Why Are There 27 Books In The New Testament?

The letters of Paul were among the first to be recognized in 90 ad and were being assembled in small collections. The four Gospels were decided on around the year 200. There were various canons proposed, but the Pauline letters and the four gospels seemed to have staying power. Other books such as Revelation and Hebrews were battled over.

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Source: Why Are There 27 Books In The New Testament?

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Brief Overview of James and Jude

The Epistle of James is a work that is written the diaspora and possibly Christians that are conservative in their appreciation for Judaism (Brown, 726).  James is best known for its description of faith in relation to works in chapter two.  James 2:17 states “So faith by itself, if it has no works, is dead.”  Also James 2:24 states “You see that a person is justified by works and not by faith alone.”  James basically says that if you say you are a Christian there better be something to substantiate your claim.  Anyone can say they are a follower, but the proof needs to be made manifest in how we treat others, and how we help alleviate the suffering of other members of the Christian body.  Brown states “In any period outsiders judge Christians by the commonsense standard of 2:26 that faith without works is dead; for them it would be a case of putting one’s money where one’s mouth is (Brown, page 731).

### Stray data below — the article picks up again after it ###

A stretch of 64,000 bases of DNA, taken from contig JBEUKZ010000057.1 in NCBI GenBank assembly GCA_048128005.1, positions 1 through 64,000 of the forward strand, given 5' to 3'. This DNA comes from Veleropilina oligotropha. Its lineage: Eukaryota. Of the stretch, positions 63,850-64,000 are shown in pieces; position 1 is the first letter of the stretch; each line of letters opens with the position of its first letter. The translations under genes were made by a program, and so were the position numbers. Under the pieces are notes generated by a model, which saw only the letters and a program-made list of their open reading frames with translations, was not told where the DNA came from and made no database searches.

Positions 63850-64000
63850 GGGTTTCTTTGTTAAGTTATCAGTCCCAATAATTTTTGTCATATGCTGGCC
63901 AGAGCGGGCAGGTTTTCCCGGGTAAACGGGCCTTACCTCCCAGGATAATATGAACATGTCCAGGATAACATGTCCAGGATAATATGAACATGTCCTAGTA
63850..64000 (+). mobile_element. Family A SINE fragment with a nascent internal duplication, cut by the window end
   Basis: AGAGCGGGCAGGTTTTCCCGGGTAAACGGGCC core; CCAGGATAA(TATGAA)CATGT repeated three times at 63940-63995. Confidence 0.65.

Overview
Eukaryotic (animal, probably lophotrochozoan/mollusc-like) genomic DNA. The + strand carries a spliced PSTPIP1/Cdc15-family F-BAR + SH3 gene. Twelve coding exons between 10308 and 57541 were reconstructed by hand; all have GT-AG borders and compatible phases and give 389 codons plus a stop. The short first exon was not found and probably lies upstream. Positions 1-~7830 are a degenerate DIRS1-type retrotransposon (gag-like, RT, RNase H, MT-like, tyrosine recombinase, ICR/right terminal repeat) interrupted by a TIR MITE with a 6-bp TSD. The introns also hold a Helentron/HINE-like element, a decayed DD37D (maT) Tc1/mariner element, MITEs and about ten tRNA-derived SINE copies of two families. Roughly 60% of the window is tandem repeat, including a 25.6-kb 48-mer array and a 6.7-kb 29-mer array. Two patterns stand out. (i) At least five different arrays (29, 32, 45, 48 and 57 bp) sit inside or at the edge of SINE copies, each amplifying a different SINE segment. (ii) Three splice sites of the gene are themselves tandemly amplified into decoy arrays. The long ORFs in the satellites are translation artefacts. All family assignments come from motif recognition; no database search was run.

Another Catholic epistle is short but deals with those who stray from the faith, and that is the Epistle of Jude.  Most scholars think that it was written to Christians in Palestine due to the “brothers of Jesus” reference.  Jude is harsh and to the point when it comes to contending for the faith.  Jude’s approach to teaching the faith is to be harsh and condemning of those who stray. The advice is good, but it is necessary to be aware of how Jude delivers it.  According to the text it seems that intruders, or false teachers, have infiltrated the priesthood and corrupting the Eucharistic meal.  Brown states “The most interesting image is that of corrupting the love feasts, since it reminds us of the early Christian agape meals, linked to the Eucharist (Brown, page 752).”  The epistle calls us to stand fast and stand up for what we believe in.  Jude 3 states “Beloved, while eagerly preparing to write to you about the salvation we share, I find it necessary to write and appeal to you to contend for the faith that was once for all entrusted to the saints.”